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Historic Hotel Shuttered, Manager Arrested

Wednesday, March 15, 2017

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A 104-year-old hotel in Alaska’s capital city has been evacuated and its manager arrested after the alleged failure to address numerous building-code and fire-safety violations at the historic property, according to authorities.

Listed among the problems at The Bergmann Hotel in Juneau were: an inoperable sprinkler system, a hole in the roof, lack of heat and hot water, exposed wiring, broken windows and inadequate restrooms, City and Borough of Juneau officials announced in press release.

Bergmann Hotel
NoeHill via Wikipedia  / CC BY-SA 3.0

The Bergmann, which opened in 1913 and catered to local miners, was listed on National Register of Historic Places. The Juneau hotel has long been used as tenement housing. It was recently evacuated due to health and safety violations and neglect, officials say.

Also, on Friday (March 10), code officials determined that carbon monoxide levels were above acceptable safety limits.

Dangerous Conditions

Such conditions put tenants in imminent danger, officials said. Therefore, the structure was classified as unsafe for human occupancy.  

“There is so much damage and neglect,” said Capital City Fire/Rescue Deputy Fire Marshal Sven Pearson. “It’s a huge risk for the tenants in terms of fire and life safety issues; not just for them but for anyone who goes inside.

“People shouldn’t have to live this way. It’s unsanitary. It’s dangerous. People deserve to live better.”

The Bergmann, which opened in 1913 and catered to local miners, was listed on National Register of Historic Places. It has long been used as tenement housing, with occupants renting rooms by the week or month.

24-Hour Notice

The city posted a 24-hour notice that the violations need to be corrected or the building evacuated on Thursday (March 9), and on Friday tenants had to be escorted out of the building.

“It’s cold as hell out there,” one resident told the Juneau Empire. “It’s a bad time to be kicking people out. The Bergmann is all we’ve got. Now we’ve got nowhere to go.”

Local social service agencies have reached out to help those families and individuals who were evacuated. The building had 42 rooms, but it is unclear how many tenants were displaced.

One of the building managers, Charles Cotten, was arrested Friday for failing to abide by the city’s notice, officials said.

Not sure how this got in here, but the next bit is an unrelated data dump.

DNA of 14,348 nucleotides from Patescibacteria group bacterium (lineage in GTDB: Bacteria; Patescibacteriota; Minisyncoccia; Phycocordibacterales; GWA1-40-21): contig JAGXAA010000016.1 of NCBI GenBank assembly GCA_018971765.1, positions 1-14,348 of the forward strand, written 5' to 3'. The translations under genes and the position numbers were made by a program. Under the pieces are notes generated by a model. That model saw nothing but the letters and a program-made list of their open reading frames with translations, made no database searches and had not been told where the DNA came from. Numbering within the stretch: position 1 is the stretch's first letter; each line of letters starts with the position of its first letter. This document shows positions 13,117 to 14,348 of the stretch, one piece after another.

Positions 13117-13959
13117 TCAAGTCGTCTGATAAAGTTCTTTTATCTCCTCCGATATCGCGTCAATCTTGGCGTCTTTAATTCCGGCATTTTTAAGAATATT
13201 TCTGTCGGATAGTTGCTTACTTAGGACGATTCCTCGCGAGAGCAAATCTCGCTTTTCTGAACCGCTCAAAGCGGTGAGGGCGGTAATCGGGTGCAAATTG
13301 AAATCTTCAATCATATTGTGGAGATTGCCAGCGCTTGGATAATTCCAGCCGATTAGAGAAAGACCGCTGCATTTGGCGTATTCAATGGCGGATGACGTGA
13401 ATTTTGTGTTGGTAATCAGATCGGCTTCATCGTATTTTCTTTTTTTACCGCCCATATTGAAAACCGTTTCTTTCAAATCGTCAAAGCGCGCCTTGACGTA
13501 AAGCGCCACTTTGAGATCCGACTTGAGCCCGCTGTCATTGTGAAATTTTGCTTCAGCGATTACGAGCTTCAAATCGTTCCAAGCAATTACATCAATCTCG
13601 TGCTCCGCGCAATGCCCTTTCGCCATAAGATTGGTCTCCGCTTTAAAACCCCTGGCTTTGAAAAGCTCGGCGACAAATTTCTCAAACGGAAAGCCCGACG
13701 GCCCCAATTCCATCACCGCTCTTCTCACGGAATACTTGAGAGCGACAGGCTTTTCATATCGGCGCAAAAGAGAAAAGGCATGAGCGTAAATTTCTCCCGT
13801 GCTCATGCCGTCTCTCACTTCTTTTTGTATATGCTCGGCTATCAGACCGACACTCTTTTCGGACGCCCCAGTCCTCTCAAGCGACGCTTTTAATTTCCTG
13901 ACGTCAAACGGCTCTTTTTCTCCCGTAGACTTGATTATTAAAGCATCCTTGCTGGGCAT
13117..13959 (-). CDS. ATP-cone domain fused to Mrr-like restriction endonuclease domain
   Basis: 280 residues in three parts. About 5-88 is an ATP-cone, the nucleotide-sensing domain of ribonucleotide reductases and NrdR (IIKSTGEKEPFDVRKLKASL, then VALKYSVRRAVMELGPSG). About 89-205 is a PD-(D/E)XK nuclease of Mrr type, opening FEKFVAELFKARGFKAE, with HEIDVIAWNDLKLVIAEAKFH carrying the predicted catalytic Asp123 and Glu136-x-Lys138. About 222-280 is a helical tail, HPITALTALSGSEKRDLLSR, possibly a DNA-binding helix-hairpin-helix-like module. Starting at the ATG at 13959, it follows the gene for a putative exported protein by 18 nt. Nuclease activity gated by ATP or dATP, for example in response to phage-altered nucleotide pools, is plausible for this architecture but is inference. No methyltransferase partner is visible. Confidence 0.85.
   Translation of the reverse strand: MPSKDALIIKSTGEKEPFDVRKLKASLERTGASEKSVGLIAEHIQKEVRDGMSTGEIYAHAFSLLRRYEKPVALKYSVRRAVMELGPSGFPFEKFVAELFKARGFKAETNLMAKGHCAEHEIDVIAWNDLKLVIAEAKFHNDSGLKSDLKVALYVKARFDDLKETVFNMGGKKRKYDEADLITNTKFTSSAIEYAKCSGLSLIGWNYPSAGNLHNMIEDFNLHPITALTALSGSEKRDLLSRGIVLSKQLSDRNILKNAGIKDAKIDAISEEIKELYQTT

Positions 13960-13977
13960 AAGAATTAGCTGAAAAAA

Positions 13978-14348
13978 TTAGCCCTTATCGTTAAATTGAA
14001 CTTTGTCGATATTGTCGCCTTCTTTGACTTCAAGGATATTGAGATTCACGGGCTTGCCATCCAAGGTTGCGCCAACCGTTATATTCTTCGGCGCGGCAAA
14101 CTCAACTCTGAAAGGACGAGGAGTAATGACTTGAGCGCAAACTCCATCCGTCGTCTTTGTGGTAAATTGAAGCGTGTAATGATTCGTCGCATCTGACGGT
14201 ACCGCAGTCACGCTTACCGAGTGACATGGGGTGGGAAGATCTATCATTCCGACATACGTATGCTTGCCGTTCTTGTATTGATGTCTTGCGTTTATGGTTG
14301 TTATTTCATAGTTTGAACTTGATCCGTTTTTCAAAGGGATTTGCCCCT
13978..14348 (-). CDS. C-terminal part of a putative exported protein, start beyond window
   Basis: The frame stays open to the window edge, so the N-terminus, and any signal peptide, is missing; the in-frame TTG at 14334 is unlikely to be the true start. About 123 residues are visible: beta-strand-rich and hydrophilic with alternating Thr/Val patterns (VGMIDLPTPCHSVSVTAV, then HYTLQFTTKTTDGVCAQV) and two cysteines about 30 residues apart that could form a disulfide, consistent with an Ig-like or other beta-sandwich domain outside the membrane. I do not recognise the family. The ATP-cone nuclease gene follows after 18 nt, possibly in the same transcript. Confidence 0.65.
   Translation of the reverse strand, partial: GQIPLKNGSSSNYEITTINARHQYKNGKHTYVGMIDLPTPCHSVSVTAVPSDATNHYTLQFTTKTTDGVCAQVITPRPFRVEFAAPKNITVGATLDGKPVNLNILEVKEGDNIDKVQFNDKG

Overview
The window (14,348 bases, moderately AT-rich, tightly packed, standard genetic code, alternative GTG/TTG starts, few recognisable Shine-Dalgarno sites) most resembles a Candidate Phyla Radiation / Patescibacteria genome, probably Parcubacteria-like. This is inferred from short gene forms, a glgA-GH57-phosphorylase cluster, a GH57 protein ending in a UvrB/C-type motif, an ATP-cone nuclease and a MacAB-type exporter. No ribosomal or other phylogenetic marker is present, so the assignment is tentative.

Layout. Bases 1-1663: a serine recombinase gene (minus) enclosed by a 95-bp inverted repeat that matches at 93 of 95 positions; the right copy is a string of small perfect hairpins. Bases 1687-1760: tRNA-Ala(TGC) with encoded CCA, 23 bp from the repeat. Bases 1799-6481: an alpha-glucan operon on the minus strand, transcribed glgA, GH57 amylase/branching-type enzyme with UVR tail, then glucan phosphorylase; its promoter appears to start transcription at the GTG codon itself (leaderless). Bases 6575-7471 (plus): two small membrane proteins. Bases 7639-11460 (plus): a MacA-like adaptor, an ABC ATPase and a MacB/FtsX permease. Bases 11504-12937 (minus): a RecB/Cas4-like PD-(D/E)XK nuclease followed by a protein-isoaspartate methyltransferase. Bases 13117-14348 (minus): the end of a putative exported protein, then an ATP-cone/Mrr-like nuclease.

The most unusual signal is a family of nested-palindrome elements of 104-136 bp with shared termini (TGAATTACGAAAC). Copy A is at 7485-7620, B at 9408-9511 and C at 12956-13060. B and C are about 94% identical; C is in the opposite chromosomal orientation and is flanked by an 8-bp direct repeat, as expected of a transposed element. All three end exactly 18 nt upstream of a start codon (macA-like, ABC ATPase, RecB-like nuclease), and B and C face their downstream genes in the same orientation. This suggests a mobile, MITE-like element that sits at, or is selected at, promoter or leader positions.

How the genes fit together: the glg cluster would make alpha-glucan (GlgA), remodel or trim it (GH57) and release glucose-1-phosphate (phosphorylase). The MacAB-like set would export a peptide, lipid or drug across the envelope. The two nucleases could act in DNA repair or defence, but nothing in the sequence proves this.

Multiple Code Violations

The aging historic hotel had undergone a battery of inspections since last fall when the Capital City Fire/Rescue officials first issued letters to Bergmann Hotel owner Kathleen Barrett and building staff citing multiple code violations and details about how to make corrections.

Originally, the building management had until Nov. 18, 2016 to come into compliance. That date was extended to the end of February at Barrett’s request. In the interim, code officials monitored the structure with walk-throughs and communication with the owners and staff.

By March, few corrections had been made and several new violations were discovered, authorities alleged.

Barrett and Cotten are required to correct the violations before the building can be deemed safe for human occupancy again. The order can be appealed within 20 days of when it was issued. Reports do not indicate whether the owner plans to appeal.

   

Tagged categories: Architecture; Historic Structures; Hotels; Rehabilitation/Repair; Renovation

Comment from Jesse Melton, (3/15/2017, 8:12 AM)

I don't know who decided that the people living there were better off homeless, but they ought to be smacked in the mouth.

That building was a dump in 2005, I can't imagine it has improved since I last saw it. Why it became an issue in the winter time, in Alaska, is just crap. I'm curious to see who buys the building.


Comment from Jesse Melton, (3/15/2017, 8:12 AM)

I don't know who decided that the people living there were better off homeless, but they ought to be smacked in the mouth.

That building was a dump in 2005, I can't imagine it has improved since I last saw it. Why it became an issue in the winter time, in Alaska, is just crap. I'm curious to see who buys the building.


Comment from peter gibson, (3/15/2017, 11:47 AM)

Tough call ..look what happened in Oakland. Do you kick em out ; or let them stay. Now the city is getting sued. Now the do-gooders there have to eat it.


Comment from Jesse Melton, (3/16/2017, 7:36 AM)

If the place is truly uninhabitable then the city does have to do something. But the city doesn't have to do something this moment.

The place doesn't appear to have changed since 2005. Waiting until it's warm enough for the residents to at least have a chance to survive overnight wouldn't have hurt anything.


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